HardenedBSD is a fork of FreeBSD, founded in 2014, that implements exploit mitigations and security hardening technologies. The primary goal of HardenedBSD is to perform a clean-room re-implementation of the grsecurity patchset for Linux to HardenedBSD.

Why Fork FreeBSD?

Work on HardenedBSD began in 2013 when Oliver Pinter and Shawn Webb started working on an implementation of Address Space Layout Randomization (ASLR), based on PaX’s publicly-available documentation, for FreeBSD. At that time, HardenedBSD was meant to be a staging area for experimental development on the ASLR patch. Over time, as the process of upstreaming ASLR to FreeBSD became more difficult, HardenedBSD naturally became a fork.

HardenedBSD completed its ASLR implementation in 2015 with the strongest form of ASLR in any of the BSDs. Since then, HardenedBSD has moved on to implementing other exploit mitigations and hardening technologies. OPNsense, an open source firewall based on FreeBSD, incorporated HardenedBSD’s ASLR implementation in 2016.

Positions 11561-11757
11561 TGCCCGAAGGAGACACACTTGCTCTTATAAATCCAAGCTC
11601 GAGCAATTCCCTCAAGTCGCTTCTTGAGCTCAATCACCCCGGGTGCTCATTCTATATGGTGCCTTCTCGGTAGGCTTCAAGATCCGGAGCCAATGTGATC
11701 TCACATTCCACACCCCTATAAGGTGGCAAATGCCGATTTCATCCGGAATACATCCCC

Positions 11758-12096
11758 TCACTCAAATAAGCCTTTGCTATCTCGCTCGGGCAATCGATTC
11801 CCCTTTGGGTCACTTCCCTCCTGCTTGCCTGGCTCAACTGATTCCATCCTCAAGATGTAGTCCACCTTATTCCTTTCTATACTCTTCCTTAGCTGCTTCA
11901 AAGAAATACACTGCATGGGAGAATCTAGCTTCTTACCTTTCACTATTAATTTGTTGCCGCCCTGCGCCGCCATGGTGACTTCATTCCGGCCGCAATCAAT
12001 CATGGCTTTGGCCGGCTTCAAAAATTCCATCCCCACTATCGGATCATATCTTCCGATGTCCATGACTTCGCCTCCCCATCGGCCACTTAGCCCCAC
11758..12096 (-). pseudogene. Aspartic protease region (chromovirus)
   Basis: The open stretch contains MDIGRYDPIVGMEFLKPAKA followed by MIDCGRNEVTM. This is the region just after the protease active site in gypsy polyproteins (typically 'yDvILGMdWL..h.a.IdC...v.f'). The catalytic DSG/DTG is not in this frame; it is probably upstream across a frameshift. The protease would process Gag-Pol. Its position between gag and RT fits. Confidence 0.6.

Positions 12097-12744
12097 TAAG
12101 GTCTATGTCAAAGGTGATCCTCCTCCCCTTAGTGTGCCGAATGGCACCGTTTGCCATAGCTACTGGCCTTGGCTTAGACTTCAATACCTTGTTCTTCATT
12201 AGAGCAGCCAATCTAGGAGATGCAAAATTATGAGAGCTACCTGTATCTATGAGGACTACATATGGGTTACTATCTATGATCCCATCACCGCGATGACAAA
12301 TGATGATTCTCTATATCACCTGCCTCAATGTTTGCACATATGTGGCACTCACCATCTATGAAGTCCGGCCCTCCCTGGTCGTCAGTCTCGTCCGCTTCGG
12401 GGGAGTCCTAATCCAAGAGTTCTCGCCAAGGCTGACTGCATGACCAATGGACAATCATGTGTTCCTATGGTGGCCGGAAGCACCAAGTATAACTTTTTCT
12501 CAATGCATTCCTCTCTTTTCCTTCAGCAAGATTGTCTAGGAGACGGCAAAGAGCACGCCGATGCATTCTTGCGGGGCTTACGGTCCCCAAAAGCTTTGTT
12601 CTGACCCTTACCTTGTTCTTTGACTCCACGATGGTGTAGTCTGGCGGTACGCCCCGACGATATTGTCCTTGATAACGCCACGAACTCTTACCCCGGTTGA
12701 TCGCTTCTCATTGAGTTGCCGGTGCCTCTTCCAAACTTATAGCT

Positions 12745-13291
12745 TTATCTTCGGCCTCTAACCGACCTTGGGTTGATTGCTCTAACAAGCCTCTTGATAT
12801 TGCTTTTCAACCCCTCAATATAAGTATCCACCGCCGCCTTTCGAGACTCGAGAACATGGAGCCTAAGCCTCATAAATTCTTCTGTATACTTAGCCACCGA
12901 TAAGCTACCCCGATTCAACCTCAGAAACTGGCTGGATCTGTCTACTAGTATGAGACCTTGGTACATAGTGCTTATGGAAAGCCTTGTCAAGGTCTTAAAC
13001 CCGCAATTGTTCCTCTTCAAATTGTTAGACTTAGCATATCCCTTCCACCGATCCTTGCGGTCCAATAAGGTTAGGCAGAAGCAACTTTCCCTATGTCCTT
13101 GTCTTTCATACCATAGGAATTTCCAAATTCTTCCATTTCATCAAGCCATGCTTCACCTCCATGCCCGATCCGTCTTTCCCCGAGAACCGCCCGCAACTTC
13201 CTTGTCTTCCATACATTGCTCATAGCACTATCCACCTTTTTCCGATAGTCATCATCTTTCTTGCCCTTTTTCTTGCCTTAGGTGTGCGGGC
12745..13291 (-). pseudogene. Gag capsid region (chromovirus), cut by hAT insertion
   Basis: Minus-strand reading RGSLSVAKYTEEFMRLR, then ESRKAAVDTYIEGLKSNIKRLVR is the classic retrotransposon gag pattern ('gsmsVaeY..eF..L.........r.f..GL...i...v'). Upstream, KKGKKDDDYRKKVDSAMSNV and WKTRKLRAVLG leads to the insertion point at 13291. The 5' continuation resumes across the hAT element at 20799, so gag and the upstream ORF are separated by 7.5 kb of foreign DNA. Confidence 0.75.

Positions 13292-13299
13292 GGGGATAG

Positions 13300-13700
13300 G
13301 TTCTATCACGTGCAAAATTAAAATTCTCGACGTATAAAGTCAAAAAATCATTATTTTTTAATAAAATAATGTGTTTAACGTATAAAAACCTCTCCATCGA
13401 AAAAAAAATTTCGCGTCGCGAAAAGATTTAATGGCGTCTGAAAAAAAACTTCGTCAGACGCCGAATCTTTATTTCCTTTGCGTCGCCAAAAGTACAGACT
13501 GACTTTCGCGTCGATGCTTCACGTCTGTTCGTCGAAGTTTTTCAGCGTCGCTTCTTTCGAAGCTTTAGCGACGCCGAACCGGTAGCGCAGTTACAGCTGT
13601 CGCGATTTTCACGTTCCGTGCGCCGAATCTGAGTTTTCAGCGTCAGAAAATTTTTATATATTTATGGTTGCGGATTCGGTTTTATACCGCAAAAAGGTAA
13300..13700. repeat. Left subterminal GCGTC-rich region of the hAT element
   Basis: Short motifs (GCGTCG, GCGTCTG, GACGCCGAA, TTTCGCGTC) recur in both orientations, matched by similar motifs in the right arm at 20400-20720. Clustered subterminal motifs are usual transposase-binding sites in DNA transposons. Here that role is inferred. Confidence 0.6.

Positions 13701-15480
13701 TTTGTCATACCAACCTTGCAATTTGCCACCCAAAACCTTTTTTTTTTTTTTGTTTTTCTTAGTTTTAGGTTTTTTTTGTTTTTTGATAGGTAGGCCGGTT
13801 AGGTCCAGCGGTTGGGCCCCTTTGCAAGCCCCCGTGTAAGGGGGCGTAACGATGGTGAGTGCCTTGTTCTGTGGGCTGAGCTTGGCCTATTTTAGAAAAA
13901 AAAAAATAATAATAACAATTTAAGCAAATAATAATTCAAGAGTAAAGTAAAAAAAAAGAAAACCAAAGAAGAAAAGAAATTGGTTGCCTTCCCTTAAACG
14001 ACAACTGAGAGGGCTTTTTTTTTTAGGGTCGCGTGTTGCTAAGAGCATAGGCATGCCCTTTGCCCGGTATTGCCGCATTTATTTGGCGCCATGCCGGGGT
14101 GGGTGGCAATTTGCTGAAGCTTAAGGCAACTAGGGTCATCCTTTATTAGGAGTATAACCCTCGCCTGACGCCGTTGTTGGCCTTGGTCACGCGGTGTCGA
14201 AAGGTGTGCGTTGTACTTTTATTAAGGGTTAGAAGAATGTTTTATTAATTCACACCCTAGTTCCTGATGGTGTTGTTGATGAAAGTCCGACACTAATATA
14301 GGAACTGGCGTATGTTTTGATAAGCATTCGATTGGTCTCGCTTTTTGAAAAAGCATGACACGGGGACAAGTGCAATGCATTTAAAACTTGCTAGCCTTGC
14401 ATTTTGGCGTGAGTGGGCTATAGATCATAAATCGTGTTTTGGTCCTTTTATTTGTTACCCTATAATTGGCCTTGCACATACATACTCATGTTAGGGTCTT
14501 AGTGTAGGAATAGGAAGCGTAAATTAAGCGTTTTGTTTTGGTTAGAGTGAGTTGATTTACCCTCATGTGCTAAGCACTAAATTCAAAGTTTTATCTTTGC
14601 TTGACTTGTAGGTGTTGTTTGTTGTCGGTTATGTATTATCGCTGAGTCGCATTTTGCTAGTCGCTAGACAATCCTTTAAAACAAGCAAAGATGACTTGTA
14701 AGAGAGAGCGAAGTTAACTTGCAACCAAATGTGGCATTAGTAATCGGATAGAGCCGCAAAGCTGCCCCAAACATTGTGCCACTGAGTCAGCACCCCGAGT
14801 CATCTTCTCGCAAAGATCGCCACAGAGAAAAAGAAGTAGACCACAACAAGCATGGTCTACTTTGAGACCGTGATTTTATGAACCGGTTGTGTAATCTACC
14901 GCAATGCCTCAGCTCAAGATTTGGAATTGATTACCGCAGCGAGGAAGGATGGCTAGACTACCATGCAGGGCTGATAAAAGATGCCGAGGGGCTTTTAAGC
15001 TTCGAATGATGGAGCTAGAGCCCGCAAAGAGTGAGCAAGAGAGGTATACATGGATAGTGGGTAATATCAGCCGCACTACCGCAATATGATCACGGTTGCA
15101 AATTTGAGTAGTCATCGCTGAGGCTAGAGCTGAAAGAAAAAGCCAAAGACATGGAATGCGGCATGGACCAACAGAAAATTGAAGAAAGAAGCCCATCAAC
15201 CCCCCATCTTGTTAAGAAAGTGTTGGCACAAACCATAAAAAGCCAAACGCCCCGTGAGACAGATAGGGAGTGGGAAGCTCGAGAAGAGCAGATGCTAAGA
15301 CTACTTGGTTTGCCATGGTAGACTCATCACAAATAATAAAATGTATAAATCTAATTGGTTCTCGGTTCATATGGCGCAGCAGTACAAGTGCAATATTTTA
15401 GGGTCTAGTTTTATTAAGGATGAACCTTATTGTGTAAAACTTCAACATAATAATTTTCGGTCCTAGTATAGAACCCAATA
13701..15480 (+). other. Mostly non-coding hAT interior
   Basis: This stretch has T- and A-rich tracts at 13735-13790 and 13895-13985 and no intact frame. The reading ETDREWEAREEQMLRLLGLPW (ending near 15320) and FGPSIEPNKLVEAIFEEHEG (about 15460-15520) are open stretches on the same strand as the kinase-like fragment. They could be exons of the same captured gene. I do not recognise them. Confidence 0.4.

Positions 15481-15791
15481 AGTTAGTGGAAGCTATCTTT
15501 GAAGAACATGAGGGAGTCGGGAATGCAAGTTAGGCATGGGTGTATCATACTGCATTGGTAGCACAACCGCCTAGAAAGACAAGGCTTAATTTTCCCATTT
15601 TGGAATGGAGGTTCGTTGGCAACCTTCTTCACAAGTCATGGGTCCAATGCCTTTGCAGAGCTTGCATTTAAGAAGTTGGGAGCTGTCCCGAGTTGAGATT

HardenedBSD exists today as a fork of FreeBSD that closely follows FreeBSD’s source code. HardenedBSD syncs with FreeBSD every six hours.

HardenedBSD’s Goals

HardenedBSD aims to provide the BSD community with a clean-room reimplementation of the publicly-documented portions of the grsecurity patchset for Linux.

Who is HardenedBSD?

HardenedBSD’s core team consists of Oliver Pinter and Shawn Webb. Contributions have been made by many individuals around the globe.

Cooperation with OPNsense

In May 2015, HardenedBSD announced collaboration with OPNSense. A HardenedBSD-flavored version of OPNsense was published early on as a proof-of-concept work. As the proof-of-concept proved stable, robust, and scalable, OPNsense migrated to HardenedBSD with the support of HardenedBSD’s core team.